Quit your job? Starting out on your own path? What Now?

by Bob Harris

When you take that first step as an entrepreneur, the last thing that you want is for trouble to come calling. How you keep trouble at bay is important.

​Trouble takes the form of tax liability, personal liability, trademark issues, and more – and they all need to be addressed. Sayre & Harris Law, PLLC, can help you identify the pitfalls of being your own boss, and put you on the path to entrepreneurial peace of mind.

The best first step is to form a business organization. Operating on your own? You can be a:

  • Sole Proprietor
  • Single Member LLC
  • Sub-chapter S corporation

Working with another? You can be a:

  • Partnership
  • Manager-managed LLC
  • Member-managed LLC
  • Sub-chapter S corporation

Working to create the next Big Thing? You can be a:

  • C corporation

SOLE PROPRIETOR

If you are like most folks, small is a great way to start. The odds of any new small business waging an effective competitive war with Amazon is slim. Most likely, you may want to start off as a sole proprietor to quickly get things rolling. Here is what you need to be a sole proprietor:

  • Yourself, and no one else (working with another? – you are a partnership)
  • Your own name (operating as a sole proprietor under a business name? – you need to register your business name with the secretary of state as a “doing-business-as” or DBA)

That is the whole list of things that you have to consider, and now you can be off and running. However, the risk of loss in your sole proprietorship is all on you, and that means everything – your automobile, your home, your personal wealth. As a sole proprietor, when something goes wrong, you have pushed all your chips forward. But, you ask, what do I have to lose? Everything. Without a corporate entity, you stand to lose everything.

GENERAL PARTNERSHIP

Here is what you need to be a partnership:

  • You and one other person who intend to associate to carry on as co-owners a business for profit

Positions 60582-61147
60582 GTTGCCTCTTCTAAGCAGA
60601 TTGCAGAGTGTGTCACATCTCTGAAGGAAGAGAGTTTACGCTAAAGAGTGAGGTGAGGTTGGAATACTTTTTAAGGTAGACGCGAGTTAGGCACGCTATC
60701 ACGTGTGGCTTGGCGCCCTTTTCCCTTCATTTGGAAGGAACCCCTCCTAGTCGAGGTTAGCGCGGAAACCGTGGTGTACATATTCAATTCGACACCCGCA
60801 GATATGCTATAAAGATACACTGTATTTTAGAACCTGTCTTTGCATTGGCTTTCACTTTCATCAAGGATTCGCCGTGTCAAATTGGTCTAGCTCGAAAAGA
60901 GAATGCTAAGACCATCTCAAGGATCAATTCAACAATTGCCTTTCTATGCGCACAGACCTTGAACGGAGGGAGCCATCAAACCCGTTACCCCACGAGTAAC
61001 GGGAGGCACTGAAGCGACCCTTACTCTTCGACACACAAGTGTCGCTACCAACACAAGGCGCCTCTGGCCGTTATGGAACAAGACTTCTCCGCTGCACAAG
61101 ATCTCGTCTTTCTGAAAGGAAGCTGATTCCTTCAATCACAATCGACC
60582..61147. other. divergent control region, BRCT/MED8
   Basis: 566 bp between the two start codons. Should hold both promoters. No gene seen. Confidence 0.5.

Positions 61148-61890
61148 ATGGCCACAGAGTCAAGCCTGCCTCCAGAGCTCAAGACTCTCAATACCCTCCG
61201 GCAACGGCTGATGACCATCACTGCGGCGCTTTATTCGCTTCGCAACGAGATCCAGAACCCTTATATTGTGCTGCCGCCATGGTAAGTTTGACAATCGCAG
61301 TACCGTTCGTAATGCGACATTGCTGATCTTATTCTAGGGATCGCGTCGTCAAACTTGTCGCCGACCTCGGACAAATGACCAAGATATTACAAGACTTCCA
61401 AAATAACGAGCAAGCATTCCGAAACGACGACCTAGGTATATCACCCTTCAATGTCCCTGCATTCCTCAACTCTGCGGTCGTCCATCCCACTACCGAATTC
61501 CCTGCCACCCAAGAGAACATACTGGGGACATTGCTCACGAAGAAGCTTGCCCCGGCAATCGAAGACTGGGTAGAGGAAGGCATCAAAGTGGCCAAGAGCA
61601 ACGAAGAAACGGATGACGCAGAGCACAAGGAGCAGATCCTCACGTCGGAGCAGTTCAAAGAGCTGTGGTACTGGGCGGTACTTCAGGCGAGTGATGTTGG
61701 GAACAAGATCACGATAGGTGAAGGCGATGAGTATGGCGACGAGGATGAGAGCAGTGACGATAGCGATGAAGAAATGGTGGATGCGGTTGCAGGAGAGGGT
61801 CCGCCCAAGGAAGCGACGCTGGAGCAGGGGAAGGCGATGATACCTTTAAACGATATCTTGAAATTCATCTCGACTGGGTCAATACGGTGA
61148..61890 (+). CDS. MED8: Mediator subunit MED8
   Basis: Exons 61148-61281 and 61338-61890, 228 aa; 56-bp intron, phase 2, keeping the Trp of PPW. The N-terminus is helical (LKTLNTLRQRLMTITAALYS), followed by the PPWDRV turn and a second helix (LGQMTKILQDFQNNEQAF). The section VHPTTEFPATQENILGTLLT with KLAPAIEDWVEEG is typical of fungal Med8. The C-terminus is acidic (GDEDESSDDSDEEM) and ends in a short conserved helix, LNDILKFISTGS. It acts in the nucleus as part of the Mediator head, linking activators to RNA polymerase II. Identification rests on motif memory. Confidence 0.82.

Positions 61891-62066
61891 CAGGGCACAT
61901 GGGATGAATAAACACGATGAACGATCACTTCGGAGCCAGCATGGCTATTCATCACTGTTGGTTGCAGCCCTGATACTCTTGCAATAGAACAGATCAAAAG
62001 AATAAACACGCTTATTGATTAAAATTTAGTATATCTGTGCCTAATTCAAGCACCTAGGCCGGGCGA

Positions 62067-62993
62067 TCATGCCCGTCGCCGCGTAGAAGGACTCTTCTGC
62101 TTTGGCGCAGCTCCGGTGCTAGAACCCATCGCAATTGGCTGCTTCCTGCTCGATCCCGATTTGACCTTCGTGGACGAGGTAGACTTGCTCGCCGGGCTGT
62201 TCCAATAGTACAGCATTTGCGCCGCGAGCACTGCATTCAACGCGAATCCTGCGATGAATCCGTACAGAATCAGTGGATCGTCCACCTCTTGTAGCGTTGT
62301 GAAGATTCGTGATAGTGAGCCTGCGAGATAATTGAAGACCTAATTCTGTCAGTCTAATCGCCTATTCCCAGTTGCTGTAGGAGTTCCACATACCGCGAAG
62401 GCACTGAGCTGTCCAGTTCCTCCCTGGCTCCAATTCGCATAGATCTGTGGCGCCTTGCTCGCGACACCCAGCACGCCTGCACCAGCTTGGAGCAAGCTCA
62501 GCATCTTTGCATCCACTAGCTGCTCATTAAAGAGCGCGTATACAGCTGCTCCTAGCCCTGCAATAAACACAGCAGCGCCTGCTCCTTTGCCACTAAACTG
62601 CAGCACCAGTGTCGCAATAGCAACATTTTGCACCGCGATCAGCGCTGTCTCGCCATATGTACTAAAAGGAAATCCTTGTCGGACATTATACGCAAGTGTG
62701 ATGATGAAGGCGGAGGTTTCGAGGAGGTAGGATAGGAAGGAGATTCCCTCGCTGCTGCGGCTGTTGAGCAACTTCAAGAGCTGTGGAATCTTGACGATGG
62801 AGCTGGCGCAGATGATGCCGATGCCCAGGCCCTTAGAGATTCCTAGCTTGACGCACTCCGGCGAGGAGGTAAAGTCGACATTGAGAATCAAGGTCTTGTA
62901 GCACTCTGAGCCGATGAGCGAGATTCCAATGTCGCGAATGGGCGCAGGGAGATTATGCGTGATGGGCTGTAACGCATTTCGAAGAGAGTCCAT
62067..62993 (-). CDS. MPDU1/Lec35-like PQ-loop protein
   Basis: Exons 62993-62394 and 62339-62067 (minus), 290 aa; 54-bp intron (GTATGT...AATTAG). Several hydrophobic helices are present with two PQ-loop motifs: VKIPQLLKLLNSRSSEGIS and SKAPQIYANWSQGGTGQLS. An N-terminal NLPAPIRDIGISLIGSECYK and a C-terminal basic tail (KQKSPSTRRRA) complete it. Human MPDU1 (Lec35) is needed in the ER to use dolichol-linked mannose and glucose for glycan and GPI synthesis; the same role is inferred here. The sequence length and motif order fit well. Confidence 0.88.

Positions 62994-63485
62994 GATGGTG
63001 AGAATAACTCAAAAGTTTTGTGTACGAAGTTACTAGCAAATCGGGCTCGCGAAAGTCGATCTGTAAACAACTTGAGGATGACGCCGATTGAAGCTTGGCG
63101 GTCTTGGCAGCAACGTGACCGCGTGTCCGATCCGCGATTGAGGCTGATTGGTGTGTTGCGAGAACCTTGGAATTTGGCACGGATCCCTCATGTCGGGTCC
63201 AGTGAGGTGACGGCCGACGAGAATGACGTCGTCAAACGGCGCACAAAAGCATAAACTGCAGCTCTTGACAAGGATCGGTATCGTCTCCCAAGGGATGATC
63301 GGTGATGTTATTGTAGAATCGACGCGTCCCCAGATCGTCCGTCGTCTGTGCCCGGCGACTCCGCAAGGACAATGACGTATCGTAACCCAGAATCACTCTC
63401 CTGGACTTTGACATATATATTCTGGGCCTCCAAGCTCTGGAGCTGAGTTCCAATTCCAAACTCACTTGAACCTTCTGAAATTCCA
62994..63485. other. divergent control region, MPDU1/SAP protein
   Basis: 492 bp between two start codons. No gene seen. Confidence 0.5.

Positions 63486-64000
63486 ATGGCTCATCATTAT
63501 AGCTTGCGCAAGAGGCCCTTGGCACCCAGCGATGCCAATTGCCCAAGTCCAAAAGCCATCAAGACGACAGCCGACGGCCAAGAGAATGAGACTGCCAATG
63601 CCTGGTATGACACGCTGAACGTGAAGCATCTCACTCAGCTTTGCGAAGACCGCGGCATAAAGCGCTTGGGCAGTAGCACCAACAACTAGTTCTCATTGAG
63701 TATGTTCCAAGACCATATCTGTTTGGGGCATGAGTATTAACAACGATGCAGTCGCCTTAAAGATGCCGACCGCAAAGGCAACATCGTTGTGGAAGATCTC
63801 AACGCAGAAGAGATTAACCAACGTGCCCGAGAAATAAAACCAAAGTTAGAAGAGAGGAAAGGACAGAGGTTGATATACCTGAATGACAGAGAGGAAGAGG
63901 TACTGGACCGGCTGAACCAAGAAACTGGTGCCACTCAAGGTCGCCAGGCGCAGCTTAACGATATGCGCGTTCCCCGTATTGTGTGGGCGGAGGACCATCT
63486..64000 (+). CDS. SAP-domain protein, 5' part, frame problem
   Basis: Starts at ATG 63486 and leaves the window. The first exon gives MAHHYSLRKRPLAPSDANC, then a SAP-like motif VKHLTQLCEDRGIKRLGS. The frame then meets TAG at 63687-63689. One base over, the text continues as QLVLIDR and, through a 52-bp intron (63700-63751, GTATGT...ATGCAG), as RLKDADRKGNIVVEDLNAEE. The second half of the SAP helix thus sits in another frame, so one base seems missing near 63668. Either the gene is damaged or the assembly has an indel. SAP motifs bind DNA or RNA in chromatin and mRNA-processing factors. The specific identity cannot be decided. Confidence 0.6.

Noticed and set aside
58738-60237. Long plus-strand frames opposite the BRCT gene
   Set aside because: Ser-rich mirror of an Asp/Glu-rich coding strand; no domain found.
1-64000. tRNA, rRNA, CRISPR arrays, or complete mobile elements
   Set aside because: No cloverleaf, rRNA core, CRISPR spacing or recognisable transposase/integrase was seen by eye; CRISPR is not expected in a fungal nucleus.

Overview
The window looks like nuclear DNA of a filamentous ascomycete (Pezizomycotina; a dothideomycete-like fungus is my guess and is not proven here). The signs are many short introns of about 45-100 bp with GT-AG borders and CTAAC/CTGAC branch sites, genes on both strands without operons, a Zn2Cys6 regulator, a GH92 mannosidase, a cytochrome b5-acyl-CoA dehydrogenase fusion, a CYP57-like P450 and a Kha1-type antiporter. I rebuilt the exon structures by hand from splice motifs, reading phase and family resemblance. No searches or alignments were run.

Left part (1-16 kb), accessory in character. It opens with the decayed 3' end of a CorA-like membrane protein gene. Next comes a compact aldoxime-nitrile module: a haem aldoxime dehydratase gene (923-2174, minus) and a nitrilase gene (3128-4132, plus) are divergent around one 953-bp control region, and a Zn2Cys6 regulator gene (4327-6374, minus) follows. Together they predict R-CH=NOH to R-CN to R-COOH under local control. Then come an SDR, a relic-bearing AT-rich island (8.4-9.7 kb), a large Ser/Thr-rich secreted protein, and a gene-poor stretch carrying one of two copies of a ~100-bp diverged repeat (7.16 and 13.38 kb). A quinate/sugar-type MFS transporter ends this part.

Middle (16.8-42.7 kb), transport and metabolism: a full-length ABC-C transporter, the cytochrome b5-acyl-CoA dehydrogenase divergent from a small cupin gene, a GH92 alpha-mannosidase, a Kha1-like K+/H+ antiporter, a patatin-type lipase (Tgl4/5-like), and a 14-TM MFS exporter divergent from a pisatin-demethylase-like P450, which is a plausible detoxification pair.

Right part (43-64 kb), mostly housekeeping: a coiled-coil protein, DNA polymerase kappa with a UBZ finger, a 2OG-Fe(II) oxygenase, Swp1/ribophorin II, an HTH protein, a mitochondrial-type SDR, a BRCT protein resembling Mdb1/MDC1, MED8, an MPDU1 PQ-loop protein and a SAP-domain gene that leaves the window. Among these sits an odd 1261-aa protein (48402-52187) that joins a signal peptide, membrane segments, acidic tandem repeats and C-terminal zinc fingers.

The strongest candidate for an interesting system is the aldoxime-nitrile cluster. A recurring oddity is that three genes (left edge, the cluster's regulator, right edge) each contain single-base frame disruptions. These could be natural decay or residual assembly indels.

• Share of the profits and the rights to manage the business
  • Register your partnership name with your secretary of state (where required)
  • Follow your state statutes in the operation of your partnership

Once your partnership is off and running, now the risk of loss is shared between the partners – personally. Now you both stand to lose everything. Consider setting up an LLC or an S corporation.

CORPORATE ENTITY 1: THE LIMITED LIABILITY COMPANY – AN LLC

LLCs in their several variations are meant to shield you from the liabilities that your company incurs. These liabilities can include tax, tort, and trademark liabilities. There are several things that you either must or should do to form an LLC to shield yourself from the costs of things that go wrong:

  • Choose a business name (and do it carefully – you will most likely be stuck with your choice for a long time.)
  • Do an acronym check on your business name (there once was a group called Farmers Against Rail Trails)
  • Choose a form of LLC (single-member, member managed, or manager managed)
  • Contract with a registered agent to accept correspondence from your state and service of process from officers of the court
  • File the required formation document with your secretary of state
  • Create an operating agreement (these are the rules by which you will govern your LLC)
  • Create a minute book (this is the record of your governance of your LLC)
  • As you operate your business, keep the corporate activities separate from your personal activities (this keeps the officers of the court from piercing the corporate veil and defeating the purpose of the corporate form – limiting your personal liability)

CORPORATE ENTITY 2 – THE SUB-CHAPTER S CORPORATION

S Corporations are stock corporations with a twist granted by the IRS – all income, losses, deductions, and credits pass through the corporation to the shareholders.

  • To be an S Corporation you must:
  • Be a domestic corporation
  • Have only individuals as shareholders (certain trusts and estates are allowed)
  • NOT have partnerships, C corporations, or non-resident aliens as shareholders
  • Have no more than 100 shareholders
  • Have only one class of stock (not have both common and preferred)
  • NOT be incorporated as a financial institution (but there are exceptions), insurance company, or a domestic international sales company

Please note that the IRS does not recognize an LLC per se. If you choose to be an LLC, it will be regarded as a separate entity by the IRS unless you elect how you wish to be classified.

Confused as to where to start your new adventure? Contact Arthur and Bob at Sayre & Harris Law, PLLC. We can get you started on the right road and get you the peace of mind that you need to concentrate on making your adventure a success.